Using the Page Object Design pattern in Selenium Webdriver

In a previous post, we have seen how using an object map significantly reduces the amount of maintenance needed on your Selenium scripts when your application under test is updated. Using this object map principle minimizes duplication of code on an object level. In this post, I will introduce an additional optimization pattern that minimizes code maintenance required on a higher level of abstraction.

Even though we have successfully stored object properties in a SPOM (a Single Point Of Maintenance), we still have to write code that handles these objects every time our script processes a given page including that object in our set of test scripts. If our set of test scripts requires processing a login form five times throughout the execution, we will need to include the code that handles the objects required to log in – a username field, a password field and a submit button, for example – five times as well. If the login page changes but the objects defined previously remain the same – for example, an extra checkbox is included to have a user agree to certain terms and conditions – we still need to update our scripts five times to include the processing of the checkbox.

To eliminate this code redundancy and maintenance burden, we are going to use a different approach known as the Page Object design pattern. This pattern uses page objects that represent a web page (or a form within a page, if applicable) to separate test code (validations and test flow logic, for example) from page specific code. It does so by making all actions that can be performed on a page available as methods of the page object representing that page.

So, assuming our test scripts needs to login twice (with different credentials), instead of this code:

public static void main(String args[]) {
	
	// start testing
	WebDriver driver = new HtmlUnitDriver();
		
	// first login
	driver.get("http://ourloginpage");
	driver.findElement(objMap.getLocator("loginUsername")).sendKeys("user1");
	driver.findElement(objMap.getLocator("loginPassword")).sendKeys("pass1");
	driver.findElement(objMap.getLocator("loginSubmitbutton")).click();
		
	// do stuff
		
	// second login
	driver.get("http://ourloginpage");
	driver.findElement(objMap.getLocator("loginUsername")).sendKeys("user2");
	driver.findElement(objMap.getLocator("loginPassword")).sendKeys("pass2");
	driver.findElement(objMap.getLocator("loginSubmitbutton")).click();
		
	// do more stuff
	
	// stop testing
	driver.close();
}

we would get

public static void main(String args[]) {
		
	// start testing
	WebDriver driver = new HtmlUnitDriver();
		
	// first login
	LoginPage lp = new LoginPage(driver);
	HomePage hp = lp.login("user1","pass1");
		
	// do stuff
		
	// second login
	LoginPage lp = new LoginPage(driver);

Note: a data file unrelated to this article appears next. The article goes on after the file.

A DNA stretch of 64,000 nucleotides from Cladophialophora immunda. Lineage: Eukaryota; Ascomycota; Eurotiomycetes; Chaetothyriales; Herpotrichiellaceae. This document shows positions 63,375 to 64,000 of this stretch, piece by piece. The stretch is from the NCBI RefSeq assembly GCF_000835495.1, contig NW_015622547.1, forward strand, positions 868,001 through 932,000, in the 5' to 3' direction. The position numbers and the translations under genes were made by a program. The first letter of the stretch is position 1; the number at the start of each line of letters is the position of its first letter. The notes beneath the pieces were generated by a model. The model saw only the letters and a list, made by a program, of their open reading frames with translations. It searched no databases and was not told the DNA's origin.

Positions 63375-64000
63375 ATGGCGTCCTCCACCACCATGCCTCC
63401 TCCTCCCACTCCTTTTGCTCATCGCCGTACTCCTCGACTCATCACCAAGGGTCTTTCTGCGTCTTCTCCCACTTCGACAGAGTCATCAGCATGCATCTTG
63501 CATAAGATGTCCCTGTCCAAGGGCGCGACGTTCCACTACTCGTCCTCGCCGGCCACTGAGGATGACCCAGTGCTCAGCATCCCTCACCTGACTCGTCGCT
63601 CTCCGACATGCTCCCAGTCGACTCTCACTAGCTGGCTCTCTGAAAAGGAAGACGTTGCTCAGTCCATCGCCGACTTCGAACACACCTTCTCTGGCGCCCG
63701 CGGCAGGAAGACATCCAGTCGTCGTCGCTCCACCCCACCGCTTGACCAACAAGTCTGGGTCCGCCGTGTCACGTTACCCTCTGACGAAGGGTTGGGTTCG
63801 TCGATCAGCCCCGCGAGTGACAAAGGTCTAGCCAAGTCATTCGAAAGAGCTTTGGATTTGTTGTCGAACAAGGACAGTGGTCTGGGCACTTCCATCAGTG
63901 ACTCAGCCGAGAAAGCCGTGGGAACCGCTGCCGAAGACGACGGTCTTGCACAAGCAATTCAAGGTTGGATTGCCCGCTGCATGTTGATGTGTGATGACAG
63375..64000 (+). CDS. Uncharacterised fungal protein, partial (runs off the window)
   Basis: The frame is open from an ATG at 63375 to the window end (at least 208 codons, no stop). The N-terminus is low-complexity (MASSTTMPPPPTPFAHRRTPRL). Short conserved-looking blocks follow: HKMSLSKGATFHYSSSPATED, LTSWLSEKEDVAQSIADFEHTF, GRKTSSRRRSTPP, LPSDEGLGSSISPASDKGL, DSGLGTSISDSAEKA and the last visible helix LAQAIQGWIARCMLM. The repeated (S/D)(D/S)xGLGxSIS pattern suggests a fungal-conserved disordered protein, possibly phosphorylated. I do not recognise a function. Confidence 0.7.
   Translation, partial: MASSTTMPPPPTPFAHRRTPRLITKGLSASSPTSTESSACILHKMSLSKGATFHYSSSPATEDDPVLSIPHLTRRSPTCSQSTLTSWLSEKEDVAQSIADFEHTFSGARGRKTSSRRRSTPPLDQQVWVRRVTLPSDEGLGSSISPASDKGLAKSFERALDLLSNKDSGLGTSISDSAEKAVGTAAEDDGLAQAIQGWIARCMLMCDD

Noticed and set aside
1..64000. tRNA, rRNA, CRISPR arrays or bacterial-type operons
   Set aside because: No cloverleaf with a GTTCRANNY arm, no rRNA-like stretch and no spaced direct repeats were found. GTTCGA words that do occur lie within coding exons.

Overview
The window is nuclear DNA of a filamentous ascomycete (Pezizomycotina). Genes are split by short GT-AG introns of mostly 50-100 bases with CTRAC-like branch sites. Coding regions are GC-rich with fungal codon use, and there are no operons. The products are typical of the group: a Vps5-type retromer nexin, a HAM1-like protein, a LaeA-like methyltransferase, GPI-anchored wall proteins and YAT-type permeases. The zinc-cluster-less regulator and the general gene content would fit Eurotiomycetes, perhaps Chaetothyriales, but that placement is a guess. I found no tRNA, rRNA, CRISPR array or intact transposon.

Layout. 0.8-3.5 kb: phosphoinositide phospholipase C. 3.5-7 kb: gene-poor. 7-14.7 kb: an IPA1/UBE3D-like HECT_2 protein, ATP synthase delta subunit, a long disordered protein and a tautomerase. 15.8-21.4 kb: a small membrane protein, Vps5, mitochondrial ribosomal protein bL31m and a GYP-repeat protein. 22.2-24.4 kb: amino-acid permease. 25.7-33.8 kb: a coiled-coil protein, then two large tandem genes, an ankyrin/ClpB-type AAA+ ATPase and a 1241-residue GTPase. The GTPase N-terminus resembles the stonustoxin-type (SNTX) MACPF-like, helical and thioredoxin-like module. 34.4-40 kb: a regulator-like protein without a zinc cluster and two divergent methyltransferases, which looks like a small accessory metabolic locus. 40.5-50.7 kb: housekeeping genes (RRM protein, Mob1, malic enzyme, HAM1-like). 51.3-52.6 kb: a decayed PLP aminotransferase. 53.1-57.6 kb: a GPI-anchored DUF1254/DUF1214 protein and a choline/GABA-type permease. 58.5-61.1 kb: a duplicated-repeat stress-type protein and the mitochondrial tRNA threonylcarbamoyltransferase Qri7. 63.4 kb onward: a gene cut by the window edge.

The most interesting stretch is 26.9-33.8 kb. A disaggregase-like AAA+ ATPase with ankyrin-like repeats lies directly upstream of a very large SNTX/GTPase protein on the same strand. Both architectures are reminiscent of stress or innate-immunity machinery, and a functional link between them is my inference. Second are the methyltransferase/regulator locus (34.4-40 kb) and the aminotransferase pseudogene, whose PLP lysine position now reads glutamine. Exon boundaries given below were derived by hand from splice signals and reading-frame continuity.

HomePage hp = lp.login("user2","pass2");
		
	// do more stuff
		
	// stop testing
	driver.close();
}

Now, when we want to go to and handle our login page, we simply create a new instance of that page and call the login method to perform our login action. This method in turn returns a HomePage object, which is a representation of the page we get after a successful login action. A sample implementation of our LoginPage object could look as follows:

public class LoginPage {
	
	private final WebDriver driver;
	
	public LoginPage(WebDriver driver) {
		this.driver = driver;
		
		if(!driver.getTitle().equals("Login page")) {
			// we are not at the login page, go there
			driver.get("http://ourloginpage");
		}
	}
	
	public HomePage login(String username, String password) {
		driver.findElement(objMap.getLocator("loginUsername")).sendKeys("username");
		driver.findElement(objMap.getLocator("loginPassword")).sendKeys("password");
		driver.findElement(objMap.getLocator("loginSubmitbutton")).click();
		return new HomePage(driver);
	}	
}

It contains a constructor that opens the login page if it is not visible already. Alternatively, you could throw an exception and stop test execution whenever the login page is not the current page, depending on how you want your test to behave. Our LoginPage class also contains a login method that handles our login actions. If ever the login screen changes, we only need to update our test script once thanks to the proper use of page objects.

When the login action is completed successfully, our test returns a HomePage object. This class will be set up similar to the LoginPage class and provide methods specific to the page of our application under test it represents.

In case we also want to test an unsuccessful login, we simply add a method to our LoginPage class that executes the behaviour required:

public LoginPage incompleteLogin(String username) {